June 21, 2024, 12:47

Biden loses his base on Afghanistan: The Note

Biden loses his base on Afghanistan: The Note

The TAKE with Rick Klein

There’s uniting the country. Then there’s what this is.

President Joe Biden is in the midst of the roughest stretch of his presidency — with evacuation operations continuing through Tuesday in Afghanistan under the threat of further terrorist attacks — having failed to convince even members of his own party that he’s on the right course.

In fact, there’s uncommon cross-partisan agreement that withdrawing all U.S. troops by Aug. 31 could be a grave mistake. The percentage of Americans who think U.S. troops should stay until all Americans are out of Afghanistan is 86% among Democrats, 87% among Republicans and 86% among Independents, in the ABC/Ipsos poll conducted after Thursday’s suicide attack in Kabul.

Tom Brenner/ReutersMembers of the armed forces place one of the transfer cases containing the remains of U.S. Military service members who were killed by a suicide bombing at the Hamid Karzai International Airport, into a transfer vehicle during a dignified transfer at Dover Air Force Base in Dover, Aug. 29, 2021.

For those who think troops should stay until all Afghans who aided the U.S. effort there are evacuated, the D-R-I percentages are 72-77-70. The Biden administration has acknowledged that it’s impossible to guarantee that all those who want out will be able to do so before Tuesday’s deadline.

In a sense, the latest polling is behind the judgment of many elected officials who consider themselves Biden allies. The reflexive post-Trump reticence for Democrats to criticize Biden evaporated shortly after Afghanistan fell to the Taliban, with countless Democrats now on the record as skeptical or worse toward the president’s plan and execution.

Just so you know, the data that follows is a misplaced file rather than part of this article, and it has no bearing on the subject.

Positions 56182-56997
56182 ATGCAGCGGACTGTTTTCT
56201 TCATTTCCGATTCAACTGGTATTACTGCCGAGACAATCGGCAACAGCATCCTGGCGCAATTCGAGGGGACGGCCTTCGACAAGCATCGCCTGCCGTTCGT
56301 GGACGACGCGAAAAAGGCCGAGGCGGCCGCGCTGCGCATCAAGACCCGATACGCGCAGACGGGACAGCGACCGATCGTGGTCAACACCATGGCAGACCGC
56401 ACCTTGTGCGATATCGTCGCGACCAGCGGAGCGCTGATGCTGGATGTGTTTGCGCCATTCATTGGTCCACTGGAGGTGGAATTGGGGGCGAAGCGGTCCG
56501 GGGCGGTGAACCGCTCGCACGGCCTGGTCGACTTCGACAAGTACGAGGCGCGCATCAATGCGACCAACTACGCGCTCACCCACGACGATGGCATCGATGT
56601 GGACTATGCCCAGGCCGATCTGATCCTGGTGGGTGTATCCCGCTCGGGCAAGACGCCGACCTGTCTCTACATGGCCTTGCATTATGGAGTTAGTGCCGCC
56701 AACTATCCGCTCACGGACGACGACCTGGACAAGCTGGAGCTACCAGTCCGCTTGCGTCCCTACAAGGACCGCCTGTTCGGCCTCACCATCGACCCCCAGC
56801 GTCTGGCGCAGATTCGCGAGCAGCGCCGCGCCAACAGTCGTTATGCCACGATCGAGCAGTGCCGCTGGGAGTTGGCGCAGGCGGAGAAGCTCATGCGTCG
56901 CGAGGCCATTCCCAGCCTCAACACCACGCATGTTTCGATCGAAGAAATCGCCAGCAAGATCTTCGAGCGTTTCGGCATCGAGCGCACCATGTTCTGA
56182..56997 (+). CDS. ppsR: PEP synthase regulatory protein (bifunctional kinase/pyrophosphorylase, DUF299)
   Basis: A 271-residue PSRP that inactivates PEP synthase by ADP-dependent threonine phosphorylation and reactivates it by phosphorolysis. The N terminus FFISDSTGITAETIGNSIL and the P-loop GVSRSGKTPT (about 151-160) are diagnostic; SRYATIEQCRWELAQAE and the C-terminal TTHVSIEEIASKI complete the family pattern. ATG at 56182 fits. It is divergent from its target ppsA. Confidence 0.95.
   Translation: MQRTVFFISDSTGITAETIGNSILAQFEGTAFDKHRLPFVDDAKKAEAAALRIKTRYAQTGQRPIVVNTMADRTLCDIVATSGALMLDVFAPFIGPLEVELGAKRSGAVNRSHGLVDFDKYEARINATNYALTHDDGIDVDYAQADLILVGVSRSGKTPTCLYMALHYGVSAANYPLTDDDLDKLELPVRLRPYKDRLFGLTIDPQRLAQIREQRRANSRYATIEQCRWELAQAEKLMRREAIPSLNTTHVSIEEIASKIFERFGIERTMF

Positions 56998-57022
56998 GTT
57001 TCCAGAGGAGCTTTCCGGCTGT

The White House is hoping and praying for successful evacuations from here, particularly during what Secretary of State Antony Blinken said on ABC’s “This Week” represents “the most dangerous time” — the final hours before the deadline for troop withdrawal.

Tom Brenner/ReutersPresident Joe Biden and first lady Jill Biden arrive at Dover Air Force Base in Dover, Delaware, Aug. 29, 2021.

Beyond that, the president is hoping Americans give him credit for taking the long view on Afghanistan, even if it isn’t popular. While his overall approval ratings have taken an undeniable hit, the ABC/Ipsos numbers show him maintaining strong support for his handling of both COVID-19 and the economy.

There’s a long way to go before establishing that Afghanistan will be a vote-motivating issue. But the horrific events of recent days have already established that it’s the kind of issue that can separate Biden and his party from their voters.

The RUNDOWN with Meg Cunningham

As tragedy unfolds in Afghanistan, Democrats are attempting to renew their calls for federal voting legislation, a battle that has managed to withstand the busy beginning months of the Biden administration.

House Democrats in Texas made pleas with Washington for more federal oversight on voting Friday after they were unable to block the advancement of a large voting bill, SB 1, after weeks of avoiding the special session.

Texas Rep. Chris Turner, one of the House members who traveled to Washington to lobby for the passage of the John Lewis Voting Rights Advancement Act, said its passage in the U.S. House happened with “an eye towards what is happening in this state.”